What is Tet?
The lunar new year (春節 in Chinese, “tết” in Vietnamese) is the most important celebration of many Asian communities, including those from China, Vietnam, Hong Kong, Indonesia, Tibet, Macau, Malaysia, Philippines, Singapore, Taiwan, Thailand, Korea, Bhutan, Mongolia and Japan (before 1873).
The lunar new year marks the arrival of spring based on the lunar calendar, and features many customs such as giving thanks, worshiping ancestors and wishing New Year’s Greetings to others.
People celebrate the lunar new year by visiting their relatives, temples, and attending festivals where they let go of the troubles of the past year and hope for a better new year.
Celebratory features of the lunar new year can also be seen in the forms of dragon and lion dances, firecrackers, pageantry, songs, games, a lot of food–and of course, the giving and spending of money.
Who are we?
The Little Saigon Foundation of San Diego (LSF) is a 501(c)(3) non-profit organization whose mission is to develop the Little Saigon District of San Diego by revitalizing infrastructure in the district, promoting Vietnamese culture and tourism in the area, and engaging youth, residents, and businesses in civic responsibilities.
What do we do?
To fulfill our mission, we cordially invite you to attend the San Diego Lunar New Year Festival at SDCCU (Qualcomm) Stadium, scheduled on February 1-3, 2019. The Lunar New Year is an important Asian holiday that has been celebrated for thousands of years throughout the world, especially in Asia. 2019 marks the Year of the Pig, a sincere and brave animal that represents honesty, intelligence, and reliability. Pig’s positive enthusiastic energy and easygoing nature will make for an exciting festival as we continue our mission to revitalize San Diego’s Little Saigon Cultural and Commercial District. The festival will include an array of exotic food stations, unique vendor booths, cultural village, non-stop live entertainment and concerts, dog costume contest, Pho eating contest, plus traditional martial arts demonstrations and Lion Dance performances and firecrackers shows. It is also one of the only events in the county offering diverse carnival rides appropriate for all ages.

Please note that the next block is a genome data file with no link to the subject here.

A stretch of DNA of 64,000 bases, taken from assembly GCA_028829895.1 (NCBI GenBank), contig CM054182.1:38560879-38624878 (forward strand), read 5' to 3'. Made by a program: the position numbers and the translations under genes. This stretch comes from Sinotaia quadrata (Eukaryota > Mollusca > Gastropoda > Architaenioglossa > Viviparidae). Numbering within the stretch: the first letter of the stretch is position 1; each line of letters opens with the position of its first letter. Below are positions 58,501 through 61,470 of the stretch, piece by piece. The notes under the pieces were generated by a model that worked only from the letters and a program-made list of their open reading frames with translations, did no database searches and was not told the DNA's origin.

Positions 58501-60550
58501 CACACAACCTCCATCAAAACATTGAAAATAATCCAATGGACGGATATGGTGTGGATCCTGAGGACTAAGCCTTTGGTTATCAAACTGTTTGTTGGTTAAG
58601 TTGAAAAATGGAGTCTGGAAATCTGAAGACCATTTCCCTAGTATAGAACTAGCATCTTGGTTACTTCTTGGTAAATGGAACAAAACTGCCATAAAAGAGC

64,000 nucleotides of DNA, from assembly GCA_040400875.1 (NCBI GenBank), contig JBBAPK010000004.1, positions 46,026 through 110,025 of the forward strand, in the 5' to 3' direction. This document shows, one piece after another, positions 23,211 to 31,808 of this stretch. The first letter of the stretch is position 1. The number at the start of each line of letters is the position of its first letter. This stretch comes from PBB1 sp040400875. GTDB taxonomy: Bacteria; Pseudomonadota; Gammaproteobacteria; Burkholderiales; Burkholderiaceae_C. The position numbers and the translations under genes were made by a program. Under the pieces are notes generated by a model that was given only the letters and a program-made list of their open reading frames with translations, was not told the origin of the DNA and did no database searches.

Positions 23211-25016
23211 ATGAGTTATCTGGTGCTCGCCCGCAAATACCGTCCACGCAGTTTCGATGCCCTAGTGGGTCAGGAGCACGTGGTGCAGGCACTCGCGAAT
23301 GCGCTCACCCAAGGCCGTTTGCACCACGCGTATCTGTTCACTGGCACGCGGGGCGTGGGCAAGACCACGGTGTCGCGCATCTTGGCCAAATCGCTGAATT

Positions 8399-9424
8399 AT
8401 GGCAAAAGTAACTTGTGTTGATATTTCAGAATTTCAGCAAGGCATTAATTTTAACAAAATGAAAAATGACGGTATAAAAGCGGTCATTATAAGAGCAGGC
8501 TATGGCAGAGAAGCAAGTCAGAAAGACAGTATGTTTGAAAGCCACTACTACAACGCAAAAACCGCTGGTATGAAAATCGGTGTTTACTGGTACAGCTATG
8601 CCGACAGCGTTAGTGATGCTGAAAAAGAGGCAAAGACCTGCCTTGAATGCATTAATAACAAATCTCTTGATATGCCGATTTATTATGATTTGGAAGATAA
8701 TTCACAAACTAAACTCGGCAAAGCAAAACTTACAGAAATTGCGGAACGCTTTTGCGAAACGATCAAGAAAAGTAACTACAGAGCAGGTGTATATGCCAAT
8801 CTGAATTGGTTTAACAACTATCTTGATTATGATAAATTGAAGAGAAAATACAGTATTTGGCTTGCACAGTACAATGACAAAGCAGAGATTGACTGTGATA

Why do we do it?
The last festival attracted more than 27,000 attendees and more than 250 volunteers. It has allowed us to not only celebrate San Diego’s diversity, but also expand the scope of our revitalization efforts within the Little Saigon District of San Diego. For example, the previous SD Lunar New Year festivals have contributed directly to the following community benefits:
2015 – Through a series of public (community) forums and workshops, the Little Saigon District 10 Years Vision Plan is the collaboration of expectations and future vision that business owners, residences, and community’s leaders hope to achieve for the District.
2016 – The implementation of the first projects from the 10 Years Vision Plan: Little Saigon Heritage Flag Pole. Although this is still underway, significant progress has been made, such as the completion of the engineering, planning, and design of the LS Heritage Flag Pole, and the application process of the use permit.
2017 – The production and installation of cultural banners and 8 custom-built branding trash cans to simultaneously brand the district and promote environmental responsibility.
2018 – 2 Cultural Landmark signs on Interstate 15 freeway – the latest effort to brand the Little Saigon Cultural and Commercial District in City Heights as a destination
Other events hosted by our organization included the Mid-Autumn Festival, the Little Saigon Business Owners VIP Mixer, and the Fall of Saigon Commemoration. Additionally, we collaborated with District 9 and Business Improvement Districts (BID) to host El Cajon Boulevard Tours featuring the Little Saigon District and attracted more board members to strengthen our partnership with other organizations within and surrounding the district.
Looking towards the New Year, we have several ongoing projects besides the Lunar New Year Festival, which include the Heritage Flag Pole, more branded trash cans, and at least one monument erected within the district boundaries. As usual, we will be especially focused on the civic engagement and social services promoting entrepreneurship and financial responsibility on linguistically-isolated individuals.